In order for this to be successful, brands will need to be integrated. Media teams will need to speak with social teams to make sure everyone is on the same page. The results to date have been impressive, but that’s only because the brands testing the product were able to coordinate their TV and social media marketing efforts.
Flipboard Launches Web Version (Read more at GIGAOM)
Flipboard has become synonymous with lean back mobile content consumption only available through an app. Well, Flipboard changed that this week with a new web version for its custom magazines.
Custom magazines are the creations of users who curate content found through Flipboard and around the web. These user-generated magazines are now available through web browsers.
There are a few caveats with the web version. Users have to go to a Flipboard app to create an account, personalize their magazines, connect social accounts and access the content guide.
According to Flipboard, this should increase their reach and make the platform available when users aren’t with their tablets and able to kickback.
This move is a logical evolution for Flipboard. If the platform wants to expand its user base, the logical option is to become available on more ubiquitous devices—computers. This should improve Flipboard’s reach in markets with lower smart phone and tablet proliferation, which will in turn make the platform more attractive for publishers looking to reach more readers.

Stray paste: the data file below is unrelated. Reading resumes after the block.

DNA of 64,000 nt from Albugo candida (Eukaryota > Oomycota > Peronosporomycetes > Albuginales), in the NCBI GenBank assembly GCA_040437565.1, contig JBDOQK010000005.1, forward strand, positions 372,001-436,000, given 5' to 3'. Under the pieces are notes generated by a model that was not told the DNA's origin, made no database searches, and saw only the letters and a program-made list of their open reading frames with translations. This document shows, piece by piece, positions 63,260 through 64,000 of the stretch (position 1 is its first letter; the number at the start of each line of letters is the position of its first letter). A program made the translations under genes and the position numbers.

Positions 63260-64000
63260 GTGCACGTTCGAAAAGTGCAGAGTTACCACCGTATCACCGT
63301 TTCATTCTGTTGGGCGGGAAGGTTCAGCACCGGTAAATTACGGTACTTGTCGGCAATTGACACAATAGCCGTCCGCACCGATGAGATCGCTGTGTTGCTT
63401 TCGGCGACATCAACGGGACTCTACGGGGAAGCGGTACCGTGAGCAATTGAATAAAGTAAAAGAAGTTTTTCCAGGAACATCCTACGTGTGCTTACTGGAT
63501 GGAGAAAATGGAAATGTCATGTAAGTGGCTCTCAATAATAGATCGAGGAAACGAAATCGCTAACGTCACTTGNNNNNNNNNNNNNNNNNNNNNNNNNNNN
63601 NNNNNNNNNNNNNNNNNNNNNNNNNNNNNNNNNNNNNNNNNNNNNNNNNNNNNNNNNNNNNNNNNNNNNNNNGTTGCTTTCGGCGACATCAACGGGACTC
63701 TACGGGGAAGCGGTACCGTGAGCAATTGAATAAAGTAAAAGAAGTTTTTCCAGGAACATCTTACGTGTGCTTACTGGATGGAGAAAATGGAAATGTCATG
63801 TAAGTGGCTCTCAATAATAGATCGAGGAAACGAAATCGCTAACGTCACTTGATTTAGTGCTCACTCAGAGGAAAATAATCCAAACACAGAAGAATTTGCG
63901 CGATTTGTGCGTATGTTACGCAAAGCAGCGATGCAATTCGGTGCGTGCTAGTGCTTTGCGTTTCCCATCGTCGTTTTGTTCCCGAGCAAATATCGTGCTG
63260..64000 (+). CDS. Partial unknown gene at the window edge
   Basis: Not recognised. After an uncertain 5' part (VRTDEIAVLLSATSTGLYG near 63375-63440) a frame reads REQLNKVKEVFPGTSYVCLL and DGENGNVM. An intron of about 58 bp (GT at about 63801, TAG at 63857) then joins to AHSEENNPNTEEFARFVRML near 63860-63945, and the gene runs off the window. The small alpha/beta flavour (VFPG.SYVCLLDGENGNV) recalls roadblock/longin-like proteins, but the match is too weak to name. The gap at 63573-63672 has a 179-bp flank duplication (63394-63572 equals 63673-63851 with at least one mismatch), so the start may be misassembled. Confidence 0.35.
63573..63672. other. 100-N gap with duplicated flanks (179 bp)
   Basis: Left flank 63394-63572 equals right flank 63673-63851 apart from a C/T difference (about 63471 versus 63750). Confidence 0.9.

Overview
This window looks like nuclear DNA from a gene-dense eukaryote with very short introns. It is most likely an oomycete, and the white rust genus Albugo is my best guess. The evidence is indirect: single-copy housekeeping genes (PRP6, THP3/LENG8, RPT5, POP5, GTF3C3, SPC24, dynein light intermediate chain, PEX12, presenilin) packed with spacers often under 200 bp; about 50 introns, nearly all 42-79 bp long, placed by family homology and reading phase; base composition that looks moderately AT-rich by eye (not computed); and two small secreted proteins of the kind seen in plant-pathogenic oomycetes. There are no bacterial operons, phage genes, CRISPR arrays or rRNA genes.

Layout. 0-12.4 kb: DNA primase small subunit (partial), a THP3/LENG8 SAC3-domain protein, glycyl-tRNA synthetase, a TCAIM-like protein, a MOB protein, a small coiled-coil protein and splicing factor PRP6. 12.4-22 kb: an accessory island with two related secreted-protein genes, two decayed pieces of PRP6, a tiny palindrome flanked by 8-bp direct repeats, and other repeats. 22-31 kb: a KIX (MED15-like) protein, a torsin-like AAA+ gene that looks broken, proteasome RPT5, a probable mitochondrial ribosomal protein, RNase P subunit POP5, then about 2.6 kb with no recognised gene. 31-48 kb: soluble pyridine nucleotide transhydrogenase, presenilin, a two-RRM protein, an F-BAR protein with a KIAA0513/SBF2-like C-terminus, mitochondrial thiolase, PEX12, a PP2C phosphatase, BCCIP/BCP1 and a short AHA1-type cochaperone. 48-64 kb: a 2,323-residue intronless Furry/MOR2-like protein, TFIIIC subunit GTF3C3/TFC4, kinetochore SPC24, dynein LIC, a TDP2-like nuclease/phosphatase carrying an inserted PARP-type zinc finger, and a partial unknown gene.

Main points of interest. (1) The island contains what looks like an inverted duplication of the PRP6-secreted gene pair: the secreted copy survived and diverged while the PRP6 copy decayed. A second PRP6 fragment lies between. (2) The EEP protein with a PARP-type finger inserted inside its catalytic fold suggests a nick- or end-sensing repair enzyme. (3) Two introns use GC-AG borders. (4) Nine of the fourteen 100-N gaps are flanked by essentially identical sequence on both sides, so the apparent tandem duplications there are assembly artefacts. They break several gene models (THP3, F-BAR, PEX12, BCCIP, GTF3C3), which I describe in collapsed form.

Facebook Reports Strong Growth in Q2 Earnings (Read more at The Wall Street Journal)
Facebook had a pretty solid week. During its Q2 financial results report, Facebook said it reached 1.15 billion monthly active users, 699 million daily active users and a 51% increase over last year’s monthly active mobile users to reach 819 million. 469 million users are daily active mobile users.
Revenue was also up coming in at $1.81 billion, 53% higher than last year. Advertising made up $1.6 billion of total revenue with mobile ad revenue making up 41% of total ad revenue.
One of the big stars for Facebook is the ads that appear in user news feeds. Currently, 1 in 20 posts in the news feed is an ad.
In addition to those numbers, the second quarter has been busy for Facebook:
- Facebook now has more than 1 million active advertisers.
- Video came to Instagram.
- Verfied pages, hashtags and embedded posts launched.